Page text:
It's Personal

Why we are passionate about supermarkets.

Lawrence Weslowski Jr.

Goodbye, Schnucks. Hello, Kroger. For better or worse, we expect to be seeing a lot more of you.

By the time this column comes out, Schnucks grocery stores will be gone in greater Memphis after a ten-year run. Eight of them will have been converted to Kroger, bringing the number of Kroger stores in metropolitan Memphis to 43.

The news, which had been rumored for weeks before the official announcement in September, seemingly had everyone talking about the relative merits of the supermarket companies and potential new entrants.

Kroger, based in Cincinnati, is a public company with 338,000 employees and 2,460 supermarkets plus hundreds of convenience stores and jewelry stores. Its stock, trading at around $21 recently, is considered a good recession play for investors. Kroger earned $280 million in its fiscal second quarter and expects same-store sales growth of 4 to 5 percent for the year.

Schnucks, based in St. Louis, is a privately owned, three-generation family business with more than 90 stores. It entered the Memphis market in 2002 when it bought 12 Seessel’s stores from Albertsons.

But financials, quarterly reports, and balance sheets were not what had people talking. This is about produce, parking, prices, meat and seafood selection, bread and bagels, and checkout clerks.

Food is the new football. Competitive cooking, celebrity chefs, and extreme eating programs compete with ESPN and know no seasonal limitations.

I’ll take 30 minutes of Giada over 30 minutes with Dan Patrick any day. And I’ll never throw another touchdown pass, but I can whip up a passable chicken casserole with the help of the Barefoot Contessa.

Grocery stores are modern-day community centers where we can catch up with friends and trends and see and be who we really are in clothes that were likely as not thrown on at the last minute. We’re all equal at the checkout line or the meat counter. “Hey, haven’t seen you in a while. So what are your kids — or your parents — up to these days? Glad/sorry to hear that. Gotta run.”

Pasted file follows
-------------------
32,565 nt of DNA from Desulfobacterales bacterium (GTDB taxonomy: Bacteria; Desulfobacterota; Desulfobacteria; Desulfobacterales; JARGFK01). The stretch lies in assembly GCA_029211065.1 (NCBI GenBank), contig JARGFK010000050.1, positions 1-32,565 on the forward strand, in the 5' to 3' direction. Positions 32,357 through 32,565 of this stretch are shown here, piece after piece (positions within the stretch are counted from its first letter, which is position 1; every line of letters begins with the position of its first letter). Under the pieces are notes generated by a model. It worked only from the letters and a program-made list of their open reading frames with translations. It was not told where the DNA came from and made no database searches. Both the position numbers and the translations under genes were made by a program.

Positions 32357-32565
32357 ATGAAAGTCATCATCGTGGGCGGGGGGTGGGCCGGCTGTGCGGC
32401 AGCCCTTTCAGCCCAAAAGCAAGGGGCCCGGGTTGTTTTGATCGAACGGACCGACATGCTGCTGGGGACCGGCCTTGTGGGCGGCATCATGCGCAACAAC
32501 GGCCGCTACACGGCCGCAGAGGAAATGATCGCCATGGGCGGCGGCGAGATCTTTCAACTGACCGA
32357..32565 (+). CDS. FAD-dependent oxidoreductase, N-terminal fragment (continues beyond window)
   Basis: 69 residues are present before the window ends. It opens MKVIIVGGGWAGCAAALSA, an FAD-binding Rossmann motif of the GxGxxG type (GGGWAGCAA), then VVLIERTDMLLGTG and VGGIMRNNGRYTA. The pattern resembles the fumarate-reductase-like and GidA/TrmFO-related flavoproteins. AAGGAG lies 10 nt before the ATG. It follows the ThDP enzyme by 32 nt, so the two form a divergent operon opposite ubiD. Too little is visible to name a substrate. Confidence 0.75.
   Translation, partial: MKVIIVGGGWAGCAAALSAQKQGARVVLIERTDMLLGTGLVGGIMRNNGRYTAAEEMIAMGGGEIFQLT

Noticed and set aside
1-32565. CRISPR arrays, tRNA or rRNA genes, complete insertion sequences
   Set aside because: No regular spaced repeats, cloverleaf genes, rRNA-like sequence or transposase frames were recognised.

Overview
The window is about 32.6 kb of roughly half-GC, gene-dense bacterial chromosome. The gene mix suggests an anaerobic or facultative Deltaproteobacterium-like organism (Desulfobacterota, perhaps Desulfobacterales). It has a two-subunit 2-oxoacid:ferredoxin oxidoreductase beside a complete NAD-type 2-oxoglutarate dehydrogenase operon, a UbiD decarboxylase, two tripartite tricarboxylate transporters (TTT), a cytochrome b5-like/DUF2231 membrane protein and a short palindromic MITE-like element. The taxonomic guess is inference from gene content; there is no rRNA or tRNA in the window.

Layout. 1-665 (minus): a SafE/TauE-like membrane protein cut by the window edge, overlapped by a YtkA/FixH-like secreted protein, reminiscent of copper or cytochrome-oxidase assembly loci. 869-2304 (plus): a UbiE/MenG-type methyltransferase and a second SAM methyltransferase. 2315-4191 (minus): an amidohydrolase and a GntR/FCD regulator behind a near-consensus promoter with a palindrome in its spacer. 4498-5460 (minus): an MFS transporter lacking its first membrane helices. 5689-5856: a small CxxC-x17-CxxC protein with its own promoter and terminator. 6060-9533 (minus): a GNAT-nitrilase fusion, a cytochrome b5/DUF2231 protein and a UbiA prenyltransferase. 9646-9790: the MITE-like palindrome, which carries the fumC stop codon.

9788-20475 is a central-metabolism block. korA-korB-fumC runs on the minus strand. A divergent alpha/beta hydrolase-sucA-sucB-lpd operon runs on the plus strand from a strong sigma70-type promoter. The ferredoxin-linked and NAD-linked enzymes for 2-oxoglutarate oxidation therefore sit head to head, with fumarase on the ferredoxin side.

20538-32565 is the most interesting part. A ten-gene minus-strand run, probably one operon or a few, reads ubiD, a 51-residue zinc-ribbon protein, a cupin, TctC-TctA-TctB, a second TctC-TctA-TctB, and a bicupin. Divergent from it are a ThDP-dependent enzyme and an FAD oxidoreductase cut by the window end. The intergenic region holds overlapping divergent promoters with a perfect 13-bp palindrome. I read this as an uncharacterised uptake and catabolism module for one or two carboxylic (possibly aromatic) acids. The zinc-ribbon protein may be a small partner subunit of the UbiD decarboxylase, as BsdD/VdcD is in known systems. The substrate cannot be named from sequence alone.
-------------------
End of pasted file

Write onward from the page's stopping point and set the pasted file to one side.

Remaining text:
Grocery shopping is economics made understandable. What I know about global trade could be written on the head of a pin, but you don’t have to follow commodities prices to appreciate frozen shrimp from South America on sale at $5.99 a pound or farm-raised salmon at $7.99 a pound or not-from-concentrate grapefruit juice at $2.50 a half-gallon. And it’s cause for celebration when the Ripley tomatoes come in at under $1 a pound in August and locally grown corn shows up at three ears for $1.

A well-stocked grocery store is a source of small and guilty pleasures. Who hasn’t compared the cost of dining out at Houston’s or the Grove Grill to splurging on steak and fancy salad fixings at Whole Foods? The stock market has been a massacre lately, but there are bargains to be found in every aisle.

When you’re traveling, grocery stores are a window to the community and culture. I have a friend who goes out of her way to load up at Trader Joe’s every time she’s in Atlanta. Unfortunately, that goes both ways. Memphis is underserved by high-end grocery stores. It must come as something of a rude awakening to out-of-towners and newcomers to visit the meat counters or see the seafood selections at any of our larger supermarkets.

With Schnucks gone and Easy Way cutting back and Piggly Wiggly giving up, Kroger must do better. We’re a captive market now, but not an ignorant or undemanding one. Show us what you can do with a billion dollars a year in earnings.

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